Bolt: Trump attack reveals terror double standard
SUDDENLY, words do count to the Left, after all. Suddenly, it's never too soon to link those words to terrorism.
Take the ABC, which instantly joined in blaming US President Donald Trump for pipe bombs mailed to some of his critics, including CNN and Hillary Clinton.
Even before the bomber was identified, the ABC gleefully reported "suggestions that Mr Trump's inflammatory comments may have incited the attacks". As one ABC headline put it: "Donald Trump's words mattered in a week in which bombs were sent to Democrats, CNN."
Yes, Trump's heated rejection of untruths spread by Clinton and the "fake news media" was to blame for a lone crazy mailing pipe bombs.
As it turned out, the suspect had made bomb threats since 2002, 14 years before Trump was elected president.
Now contrast and compare. While the ABC is hair-trigger quick to link Trump's words to one nutter's terrorism, it's deeply reluctant to link the words of many Islamist terrorists to even their own crimes. In 2009, for example, US army psychiatrist Nidal Malik Hasan, a known Muslim hothead, shot dead 13 soldiers at Fort Hood as he shouted "Allah is great".
But in its first substantial radio report of the massacre, the ABC failed to note Nidal's faith even once.
Same after the 2013 Boston bombing. The first report on the ABC's AM program didn't once mention "Muslim", though it was already known the two Chechen terrorists were Muslim, and the elder had videos of Islamist terrorists on his Facebook site.
This contrast does more than show how insanely hostile the mainstream media is to Trump. More seriously, it shows how unwilling it is to discuss any link between Islam and terrorism, or other dysfunction.
That was a worry even before a disturbing decision last week by the European Court of Human Rights.
We've already seen world leaders claim after the September 11 attacks, the Paris massacre and other horrific Islamist terrorism that these had "nothing to do with Islam".
Yet there is undoubtedly some link, even if most Muslims reject it.
That's why the Islamic State, in its infamous statement ordering Muslims around the world to kill unbelievers, could quote holy scripture at least 25 times in support, including this, from the Koran: "Kill the polytheists wherever you find them."
But the Koran and the Hadith - the sayings of the Prophet - also have other disturbing passages that may cast light on some sickening crimes.
In Britain last week, 20 men from Huddersfield - Muslims, plus a couple of Sikhs - were jailed for raping girls as young as 11. Other mainly Muslim rape gangs have preyed on girls in at least 13 other British towns, including Rochdale, Telford and particularly Rotherham, where an estimated 1400 children were sexually abused.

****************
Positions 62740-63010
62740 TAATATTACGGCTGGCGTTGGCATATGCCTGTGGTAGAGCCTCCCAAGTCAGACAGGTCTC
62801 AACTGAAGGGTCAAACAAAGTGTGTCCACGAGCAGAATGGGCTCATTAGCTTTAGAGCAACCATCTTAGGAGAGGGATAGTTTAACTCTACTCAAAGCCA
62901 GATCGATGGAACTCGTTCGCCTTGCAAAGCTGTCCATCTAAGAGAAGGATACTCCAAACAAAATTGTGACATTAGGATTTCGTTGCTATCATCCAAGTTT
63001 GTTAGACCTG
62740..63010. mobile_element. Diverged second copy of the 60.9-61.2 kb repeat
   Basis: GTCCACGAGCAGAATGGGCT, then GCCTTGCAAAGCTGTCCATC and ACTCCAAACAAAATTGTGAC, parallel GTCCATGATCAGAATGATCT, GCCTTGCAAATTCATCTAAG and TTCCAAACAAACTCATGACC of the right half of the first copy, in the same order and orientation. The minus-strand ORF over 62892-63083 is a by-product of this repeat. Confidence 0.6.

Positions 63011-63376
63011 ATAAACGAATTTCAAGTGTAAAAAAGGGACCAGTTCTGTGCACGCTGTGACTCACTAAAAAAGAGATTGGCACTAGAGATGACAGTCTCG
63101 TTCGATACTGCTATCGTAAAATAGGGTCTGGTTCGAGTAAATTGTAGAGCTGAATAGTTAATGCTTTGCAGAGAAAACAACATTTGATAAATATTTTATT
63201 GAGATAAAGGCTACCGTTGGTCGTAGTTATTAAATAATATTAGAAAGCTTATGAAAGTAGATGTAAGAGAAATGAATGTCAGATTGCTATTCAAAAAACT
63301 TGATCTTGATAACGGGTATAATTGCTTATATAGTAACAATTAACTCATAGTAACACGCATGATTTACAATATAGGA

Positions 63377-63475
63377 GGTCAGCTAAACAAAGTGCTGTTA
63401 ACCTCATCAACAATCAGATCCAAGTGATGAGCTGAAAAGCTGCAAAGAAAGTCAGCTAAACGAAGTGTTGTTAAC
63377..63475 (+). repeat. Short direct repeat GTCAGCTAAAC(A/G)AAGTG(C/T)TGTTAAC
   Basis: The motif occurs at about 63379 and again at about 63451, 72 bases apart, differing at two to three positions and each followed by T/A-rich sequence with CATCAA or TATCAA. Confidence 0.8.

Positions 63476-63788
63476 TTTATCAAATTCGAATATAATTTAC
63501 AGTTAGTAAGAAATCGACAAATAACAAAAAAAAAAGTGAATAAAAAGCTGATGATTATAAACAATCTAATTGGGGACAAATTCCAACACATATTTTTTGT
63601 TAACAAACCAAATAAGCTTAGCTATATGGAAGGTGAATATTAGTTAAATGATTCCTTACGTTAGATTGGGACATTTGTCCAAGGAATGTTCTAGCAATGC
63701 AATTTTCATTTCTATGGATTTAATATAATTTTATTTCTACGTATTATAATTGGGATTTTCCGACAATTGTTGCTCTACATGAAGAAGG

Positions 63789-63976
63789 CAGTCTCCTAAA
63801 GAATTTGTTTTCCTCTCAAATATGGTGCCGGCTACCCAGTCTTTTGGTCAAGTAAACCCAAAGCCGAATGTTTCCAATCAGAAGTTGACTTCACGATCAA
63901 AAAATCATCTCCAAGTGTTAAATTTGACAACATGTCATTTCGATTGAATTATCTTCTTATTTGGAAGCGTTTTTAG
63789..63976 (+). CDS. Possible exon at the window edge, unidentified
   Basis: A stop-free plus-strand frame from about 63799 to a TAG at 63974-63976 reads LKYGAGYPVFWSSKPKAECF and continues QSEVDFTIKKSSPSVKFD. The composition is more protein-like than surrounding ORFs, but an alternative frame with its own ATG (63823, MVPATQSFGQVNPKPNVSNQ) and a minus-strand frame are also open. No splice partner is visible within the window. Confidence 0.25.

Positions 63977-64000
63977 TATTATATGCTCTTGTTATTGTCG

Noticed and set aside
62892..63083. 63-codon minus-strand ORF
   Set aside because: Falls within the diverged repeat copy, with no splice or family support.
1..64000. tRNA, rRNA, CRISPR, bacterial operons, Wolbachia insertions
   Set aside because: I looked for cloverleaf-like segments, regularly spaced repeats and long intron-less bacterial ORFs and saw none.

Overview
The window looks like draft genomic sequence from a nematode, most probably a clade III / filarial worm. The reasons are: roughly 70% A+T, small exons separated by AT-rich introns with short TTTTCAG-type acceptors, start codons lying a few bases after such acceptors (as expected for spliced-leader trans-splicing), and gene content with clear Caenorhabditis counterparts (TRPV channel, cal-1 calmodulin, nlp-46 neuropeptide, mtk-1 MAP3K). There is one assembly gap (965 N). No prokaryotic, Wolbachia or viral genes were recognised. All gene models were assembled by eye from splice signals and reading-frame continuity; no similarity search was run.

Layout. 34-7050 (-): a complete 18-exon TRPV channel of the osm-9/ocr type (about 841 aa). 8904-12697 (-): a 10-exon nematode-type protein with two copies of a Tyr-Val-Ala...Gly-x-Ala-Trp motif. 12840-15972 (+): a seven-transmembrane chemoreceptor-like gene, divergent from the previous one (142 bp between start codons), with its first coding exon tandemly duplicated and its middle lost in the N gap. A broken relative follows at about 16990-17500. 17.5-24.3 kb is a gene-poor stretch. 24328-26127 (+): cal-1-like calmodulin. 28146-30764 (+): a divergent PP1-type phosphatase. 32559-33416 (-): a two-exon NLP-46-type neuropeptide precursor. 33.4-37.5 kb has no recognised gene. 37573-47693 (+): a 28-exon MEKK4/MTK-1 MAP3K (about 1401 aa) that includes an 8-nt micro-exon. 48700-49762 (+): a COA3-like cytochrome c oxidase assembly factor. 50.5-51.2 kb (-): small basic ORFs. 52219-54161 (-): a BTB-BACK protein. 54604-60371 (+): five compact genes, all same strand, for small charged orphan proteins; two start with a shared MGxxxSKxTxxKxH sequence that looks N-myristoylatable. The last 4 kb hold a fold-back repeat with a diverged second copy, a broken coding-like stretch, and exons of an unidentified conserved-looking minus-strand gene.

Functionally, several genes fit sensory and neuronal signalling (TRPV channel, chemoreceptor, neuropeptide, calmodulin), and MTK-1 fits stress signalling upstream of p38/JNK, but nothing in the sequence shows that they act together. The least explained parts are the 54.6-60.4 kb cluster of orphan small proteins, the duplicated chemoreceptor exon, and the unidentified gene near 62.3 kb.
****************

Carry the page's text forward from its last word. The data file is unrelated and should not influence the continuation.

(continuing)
How to explain such abuse of young girls by so many men of such similar cultural background? Is there something in Islam, perhaps, that may be interpreted by some men as an excuse?
Most Muslims would deny that strongly.
Yet in Austria, teacher and anti-jihad activist Elisabeth Sabaditsch-Wolff gave a lecture on passages in the Hadith that declare the Prophet Muhammed married his favourite wife, Aisha, when she was just six, and slept with her when she was nine and he in his 50s. Sabaditsch-Wolff asked: "What do we call it, if it is not paedophilia?"
This seems to me an important discussion, particularly for Muslims wanting to reform their faith. Indeed, reformist scholars now suggest Aisha was much older than believed.
But Sabaditsch-Wolff was fined for disparaging Islam, and the European Court of Human Rights last week dismissed her appeal, ruling that Muhammed could not be called a paedophile despite sleeping with a nine-year-old: he'd had many adult wives, so wasn't primarily attracted to children.
Having "proved" Sabaditsch-Wolff's description false, the court said it "could only be understood as having been aimed at demonstrating that Muhammed was not worthy of worship". And that was illegal.
For a court to declare it a crime to suggest "Muhammed was not worthy of worship", even after having had sex with a nine-year-old, is not just a ludicrous restriction of free speech, but dangerous.
For one, Europeans now cannot freely debate the bad example Muhammed's alleged behaviour may set to followers today.
But, naturally, the ABC ignored this case and that potential link.
Far safer to spuriously link Trump with terrorism instead.